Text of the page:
2. Black Rice
In Ancient China, this richly-colored rice was so rare and prized that it was reserved solely for members of royalty, earning it the nickname “forbidden rice.” Scientists believe that it was crossbreeding multiple species of rice that led to the expression of a gene called Kala4, which leads to the production of anthocyanins that give black rice its trademark color. Though no longer a “forbidden” food, black rice is less well known than other grains–which is a shame given its tremendous health benefits! It has more protein and fiber than both white and brown rice, and has a lower glycemic index as well. Plus, the anthocyanins it contains means that black rice can help detoxify the body and prevent cardiovascular disease.
For recipe suggestions, sample this tasty and simple Buffalo Sweet Potato, Black Rice, and Avocado Wrap, or make some hearty Kabocha Squash Stuffed With Black Rice, Kale and Wakame.
These juicy berries have been consumed for centuries in places all over the globe. In Ancient Greece and Rome they were used for medicinal purposes, and in many Native American cultures they were used for both food and to dye animal skins. They are known by several different names such as brambleberries, dewberries, and thimbleberries, and their leaves can be used to make a tea that, while bitter, offers many health benefits. The berries themselves have anti-bacterial and anti-viral properties, meaning they could offer some protection against tooth infections. In addition to the high levels of antioxidants due to the anthocyanins, blackberries contain a hefty dose of fiber (approximately 8 grams per cup), making them extremely beneficial for digestion and detoxifying the body.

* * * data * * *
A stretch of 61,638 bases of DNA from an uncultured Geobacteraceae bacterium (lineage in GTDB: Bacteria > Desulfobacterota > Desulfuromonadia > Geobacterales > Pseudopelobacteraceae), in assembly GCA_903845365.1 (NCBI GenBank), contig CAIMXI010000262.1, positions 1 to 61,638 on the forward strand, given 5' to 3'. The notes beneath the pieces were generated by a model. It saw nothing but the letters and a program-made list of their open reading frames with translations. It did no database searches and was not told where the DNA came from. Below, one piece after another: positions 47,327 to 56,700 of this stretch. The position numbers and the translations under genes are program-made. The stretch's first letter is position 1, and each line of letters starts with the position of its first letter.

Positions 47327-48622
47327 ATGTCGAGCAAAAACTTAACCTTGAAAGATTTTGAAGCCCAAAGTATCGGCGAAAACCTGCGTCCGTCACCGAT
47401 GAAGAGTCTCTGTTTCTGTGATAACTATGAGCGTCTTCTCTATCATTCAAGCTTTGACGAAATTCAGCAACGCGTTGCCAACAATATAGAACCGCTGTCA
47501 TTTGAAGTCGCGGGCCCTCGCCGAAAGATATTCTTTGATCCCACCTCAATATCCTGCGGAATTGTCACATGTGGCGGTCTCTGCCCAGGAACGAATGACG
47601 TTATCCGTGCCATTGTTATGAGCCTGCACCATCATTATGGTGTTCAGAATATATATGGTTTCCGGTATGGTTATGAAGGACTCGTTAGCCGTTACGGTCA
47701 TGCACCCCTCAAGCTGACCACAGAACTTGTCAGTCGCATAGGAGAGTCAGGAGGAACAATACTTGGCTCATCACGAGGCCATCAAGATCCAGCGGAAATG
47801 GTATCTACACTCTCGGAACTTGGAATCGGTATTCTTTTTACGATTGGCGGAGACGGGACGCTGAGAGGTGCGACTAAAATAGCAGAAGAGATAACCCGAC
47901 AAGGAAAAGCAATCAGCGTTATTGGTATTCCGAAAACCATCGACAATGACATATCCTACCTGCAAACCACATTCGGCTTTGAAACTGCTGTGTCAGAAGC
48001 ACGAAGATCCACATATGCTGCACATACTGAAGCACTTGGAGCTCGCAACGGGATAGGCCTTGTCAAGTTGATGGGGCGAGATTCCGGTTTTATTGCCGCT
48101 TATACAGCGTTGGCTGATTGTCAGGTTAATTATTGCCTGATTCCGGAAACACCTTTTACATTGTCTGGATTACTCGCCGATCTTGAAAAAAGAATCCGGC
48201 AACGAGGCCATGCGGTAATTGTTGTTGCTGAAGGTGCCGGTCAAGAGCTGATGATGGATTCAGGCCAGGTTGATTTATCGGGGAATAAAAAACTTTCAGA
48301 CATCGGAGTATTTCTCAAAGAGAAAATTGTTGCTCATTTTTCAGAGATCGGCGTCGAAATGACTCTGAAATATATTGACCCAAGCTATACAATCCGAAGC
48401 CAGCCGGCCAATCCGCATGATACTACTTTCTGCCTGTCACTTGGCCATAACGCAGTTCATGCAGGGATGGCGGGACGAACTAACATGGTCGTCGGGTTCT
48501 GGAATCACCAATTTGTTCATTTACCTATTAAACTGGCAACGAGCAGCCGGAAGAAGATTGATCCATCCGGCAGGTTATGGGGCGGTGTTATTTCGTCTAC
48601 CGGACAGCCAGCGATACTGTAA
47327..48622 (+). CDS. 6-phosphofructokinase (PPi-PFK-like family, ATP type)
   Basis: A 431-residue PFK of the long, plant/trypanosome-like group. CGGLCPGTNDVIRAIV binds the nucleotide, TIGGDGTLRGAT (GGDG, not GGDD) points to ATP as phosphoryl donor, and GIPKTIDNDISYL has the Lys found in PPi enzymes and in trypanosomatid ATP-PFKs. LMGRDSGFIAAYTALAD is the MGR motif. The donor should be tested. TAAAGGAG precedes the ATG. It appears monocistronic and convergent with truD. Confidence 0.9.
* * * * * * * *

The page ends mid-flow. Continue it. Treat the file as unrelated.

4. Black Beans
Though it may seem like an unusual item on the list, black beans are a highly nutritious food and one that is rich in anthocyanins. They are native to North, Central, and South America, though they are consumed in countries all over the globe, and are a vital staple in the cuisine of several cultures. They are sometimes called “black turtle beans” due to the fact that their glossy exterior is reminiscent of a shell. Black beans are an excellent source of protein, fiber, and iron, making them an fantastic staple to have in your kitchen at all times. They are also just as high in antioxidants as grapes and cranberries, and can help lead to better cardiovascular health.